With this landmark score, the tiny, oil-rich nation joins a massively exclusive club: only five Card Players exist, and the other four are in world-class collections such as the Musée d’Orsay and the Metropolitan Museum of Art. The purchase is just the latest bid in Qatar’s effort to become an international intellectual hub.
The tiny, oil-rich nation of Qatar has purchased a Paul Cézanne painting, The Card Players, for more than $250 million. The deal, in a single stroke, sets the highest price ever paid for a work of art and upends the modern art market.
If the price seems insane, it may well be, since it more than doubles the current auction record for a work of art. And this is no epic van Gogh landscape or Vermeer portrait, but an angular, moody representation of two Aix-en-Provence peasants in a card game. But, for its $250 million, Qatar gets more than a post-Impressionist masterpiece; it wins entry into an exclusive club. There are four other Cézanne Card Players in the series; and they are in the collections of the Metropolitan Museum of Art, the Musée d’Orsay, the Courtauld, and the Barnes Foundation. For a nation in the midst of building a museum empire, it’s instant cred.
Is the painting, created at the cusp of the 20th century, worth it? Well, Cézanne inspired Cubism and presaged abstract art, and Picasso called him “the father of us all.” That said, “$250 million is a fortune,” notes Victor Wiener, the fine-art appraiser called in by Lloyd’s of London when Steve Wynn put his elbow through a Picasso, in 2006. “But you take any art-history course, and a Card Players is likely in it. It’s a major, major image.” For months, he said, “its sale has been rumored. Now, everyone will use this price as a point of departure: it changes the whole art-market structure.”
The Cézanne sale actually took place in 2011, and details of the secret deal are now coming out as a slew of V.I.P. collectors, curators, and dealers head to Qatar for the opening next week of a Takashi Murakami blockbuster that was recently on view in the Palace of Versailles. The nation, located on its own small jetty off the Arabian Peninsula, is a new destination on the art-world grand tour: current exhibitions include an 80-foot-high Richard Serra and a Louise Bourgeois retrospective (her bronze spider is crawling across the Doha Convention Center), and in March it hosts a Global Art Forum that attracts artists, curators, and patrons from museum groups worldwide.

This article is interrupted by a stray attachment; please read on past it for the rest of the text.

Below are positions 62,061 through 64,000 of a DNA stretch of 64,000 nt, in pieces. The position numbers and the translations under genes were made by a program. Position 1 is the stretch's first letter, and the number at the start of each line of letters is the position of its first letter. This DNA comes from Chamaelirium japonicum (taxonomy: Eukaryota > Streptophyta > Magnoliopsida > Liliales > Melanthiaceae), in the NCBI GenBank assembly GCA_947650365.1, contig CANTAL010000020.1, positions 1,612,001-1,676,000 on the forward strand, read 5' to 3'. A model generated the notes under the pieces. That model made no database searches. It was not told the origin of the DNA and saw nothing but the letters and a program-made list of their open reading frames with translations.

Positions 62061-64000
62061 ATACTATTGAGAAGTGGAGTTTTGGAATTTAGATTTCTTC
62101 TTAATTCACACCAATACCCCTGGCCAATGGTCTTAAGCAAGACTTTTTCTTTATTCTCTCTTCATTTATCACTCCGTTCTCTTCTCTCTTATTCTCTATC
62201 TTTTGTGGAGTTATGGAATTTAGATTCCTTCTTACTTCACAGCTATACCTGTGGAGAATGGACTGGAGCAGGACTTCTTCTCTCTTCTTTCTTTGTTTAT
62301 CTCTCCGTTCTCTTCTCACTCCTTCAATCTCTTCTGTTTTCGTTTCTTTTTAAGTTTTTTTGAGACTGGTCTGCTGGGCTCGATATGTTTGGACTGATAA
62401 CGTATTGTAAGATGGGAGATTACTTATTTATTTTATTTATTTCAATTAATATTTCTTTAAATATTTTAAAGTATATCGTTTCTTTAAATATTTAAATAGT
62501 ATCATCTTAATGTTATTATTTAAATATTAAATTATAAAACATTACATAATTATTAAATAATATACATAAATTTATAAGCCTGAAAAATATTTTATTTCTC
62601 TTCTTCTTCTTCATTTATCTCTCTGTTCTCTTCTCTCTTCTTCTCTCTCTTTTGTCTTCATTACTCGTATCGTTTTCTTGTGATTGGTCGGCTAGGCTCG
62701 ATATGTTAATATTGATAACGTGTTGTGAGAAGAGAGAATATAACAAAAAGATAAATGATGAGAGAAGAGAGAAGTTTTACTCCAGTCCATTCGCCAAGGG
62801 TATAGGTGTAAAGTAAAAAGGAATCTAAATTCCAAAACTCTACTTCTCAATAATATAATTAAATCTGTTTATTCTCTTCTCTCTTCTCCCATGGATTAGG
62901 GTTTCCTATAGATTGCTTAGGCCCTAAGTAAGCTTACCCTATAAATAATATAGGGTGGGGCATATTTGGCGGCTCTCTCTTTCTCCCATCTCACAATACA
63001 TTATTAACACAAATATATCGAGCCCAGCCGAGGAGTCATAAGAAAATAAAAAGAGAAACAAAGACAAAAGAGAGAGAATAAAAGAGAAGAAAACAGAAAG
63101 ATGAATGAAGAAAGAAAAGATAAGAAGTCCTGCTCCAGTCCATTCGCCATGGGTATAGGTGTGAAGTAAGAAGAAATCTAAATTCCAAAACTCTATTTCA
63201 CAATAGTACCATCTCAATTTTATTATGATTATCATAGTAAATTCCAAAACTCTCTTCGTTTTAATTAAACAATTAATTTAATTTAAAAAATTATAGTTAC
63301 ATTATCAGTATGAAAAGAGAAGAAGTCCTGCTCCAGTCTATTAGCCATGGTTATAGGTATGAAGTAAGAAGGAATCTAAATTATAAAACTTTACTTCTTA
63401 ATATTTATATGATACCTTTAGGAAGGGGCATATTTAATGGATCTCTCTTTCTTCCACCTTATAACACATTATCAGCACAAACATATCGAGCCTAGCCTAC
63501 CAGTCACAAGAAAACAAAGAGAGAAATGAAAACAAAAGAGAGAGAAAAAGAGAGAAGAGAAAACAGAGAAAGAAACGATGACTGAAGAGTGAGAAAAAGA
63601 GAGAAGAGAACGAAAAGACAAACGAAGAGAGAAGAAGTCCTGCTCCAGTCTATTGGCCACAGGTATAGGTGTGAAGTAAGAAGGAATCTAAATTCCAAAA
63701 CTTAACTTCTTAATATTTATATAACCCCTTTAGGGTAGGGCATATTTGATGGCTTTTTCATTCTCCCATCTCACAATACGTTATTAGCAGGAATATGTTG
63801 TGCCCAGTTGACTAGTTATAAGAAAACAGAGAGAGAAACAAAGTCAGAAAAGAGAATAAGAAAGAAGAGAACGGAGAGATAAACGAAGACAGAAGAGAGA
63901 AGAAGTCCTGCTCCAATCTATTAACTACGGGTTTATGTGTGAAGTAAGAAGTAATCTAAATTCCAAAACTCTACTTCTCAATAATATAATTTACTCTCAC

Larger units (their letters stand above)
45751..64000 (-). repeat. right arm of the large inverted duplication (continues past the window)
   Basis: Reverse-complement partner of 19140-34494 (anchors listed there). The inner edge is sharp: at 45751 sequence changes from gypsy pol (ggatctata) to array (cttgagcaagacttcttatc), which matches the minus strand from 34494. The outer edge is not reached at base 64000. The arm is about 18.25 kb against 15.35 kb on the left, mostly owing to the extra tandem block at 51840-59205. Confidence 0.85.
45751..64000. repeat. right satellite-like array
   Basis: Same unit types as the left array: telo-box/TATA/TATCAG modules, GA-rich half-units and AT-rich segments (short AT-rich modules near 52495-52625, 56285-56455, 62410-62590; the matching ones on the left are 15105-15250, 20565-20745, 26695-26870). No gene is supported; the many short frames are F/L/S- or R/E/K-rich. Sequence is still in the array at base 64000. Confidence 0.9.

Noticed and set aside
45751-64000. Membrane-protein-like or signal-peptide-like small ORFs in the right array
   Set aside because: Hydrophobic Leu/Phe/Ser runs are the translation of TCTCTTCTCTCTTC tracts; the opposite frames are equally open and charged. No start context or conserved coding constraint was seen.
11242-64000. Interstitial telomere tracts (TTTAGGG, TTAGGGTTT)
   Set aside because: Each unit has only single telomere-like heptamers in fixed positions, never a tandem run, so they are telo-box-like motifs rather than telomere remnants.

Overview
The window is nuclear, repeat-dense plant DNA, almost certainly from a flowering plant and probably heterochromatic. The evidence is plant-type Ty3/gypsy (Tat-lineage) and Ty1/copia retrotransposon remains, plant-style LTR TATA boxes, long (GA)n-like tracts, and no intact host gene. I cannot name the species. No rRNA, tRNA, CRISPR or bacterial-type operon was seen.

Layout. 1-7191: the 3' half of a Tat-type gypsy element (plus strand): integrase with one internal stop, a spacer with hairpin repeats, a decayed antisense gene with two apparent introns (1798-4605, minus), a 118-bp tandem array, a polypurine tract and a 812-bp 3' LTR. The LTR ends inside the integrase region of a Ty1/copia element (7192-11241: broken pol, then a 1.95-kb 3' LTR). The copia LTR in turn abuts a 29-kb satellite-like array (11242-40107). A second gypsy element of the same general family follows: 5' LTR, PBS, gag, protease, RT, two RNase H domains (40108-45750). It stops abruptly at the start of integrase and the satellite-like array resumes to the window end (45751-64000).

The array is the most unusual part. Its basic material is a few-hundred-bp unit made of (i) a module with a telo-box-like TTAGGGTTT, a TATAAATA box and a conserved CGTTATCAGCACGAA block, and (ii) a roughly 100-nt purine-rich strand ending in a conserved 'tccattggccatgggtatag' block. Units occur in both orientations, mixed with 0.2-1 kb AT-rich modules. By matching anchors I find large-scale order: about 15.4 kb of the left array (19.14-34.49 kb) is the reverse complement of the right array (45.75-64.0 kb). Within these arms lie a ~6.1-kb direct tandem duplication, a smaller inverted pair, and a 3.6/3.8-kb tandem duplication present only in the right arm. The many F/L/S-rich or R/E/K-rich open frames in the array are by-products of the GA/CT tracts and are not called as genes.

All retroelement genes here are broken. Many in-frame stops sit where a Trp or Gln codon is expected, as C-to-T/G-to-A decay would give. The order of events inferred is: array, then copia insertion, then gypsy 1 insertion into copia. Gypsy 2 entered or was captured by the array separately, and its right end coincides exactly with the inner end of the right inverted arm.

Land of the 1 Percent
Qatar (and its capital city, Doha) isn’t just a destination for those with private jets. It’s also a burgeoning intellectual and media hub. It hosts the headquarters of Al Jazeera, the Mideast campuses of Georgetown, Texas A&M, and Northwestern Universities—and of one the most ambitious sets of cultural goals since the robber barons and empire builders of America founded so many grand institutions a century ago.
Qatar does big things in a spectacular way. In 2008 when it opened the Museum of Islamic Art, a grand limestone behemoth by I. M. Pei, a flotilla of vintage ships sailed in V.I.P. guests representing the world’s great museums. Later, Robert De Niro floated up from the sea in a revolving open-air elevator to announce the Tribeca Film Festival was starting a Doha outpost.
In 2010, Qatar opened its Arab Museum of Modern Art, and the Qatar National Museum, currently closed for renovation by superstar architect Jean Nouvel, will reopen in 2014. That’s where the Cézanne could end up, flanked by some famous Rothkos, Warhols, and Hirsts that the Qataris have been snapping up in a buying spree.
The royal family of Qatar, does not comment on its purchases, however. And the tight circle of auction, houses, officials and dealers it is involved with, by and large, sign confidentiality agreements. But multiple sources confirm the record purchase of The Card Players.
How did Qatar get the Cézanne? For years, Greek shipping magnate George Embiricos had owned and treasured the painting, rarely lending it. He was “entertained” but unmoved, according to one art dealer, by occasional offers for it that climbed ever higher alongside the art market in past decades. A few years ago, the painting was listed by artnews magazine as one of the world’s top artworks still in private hands.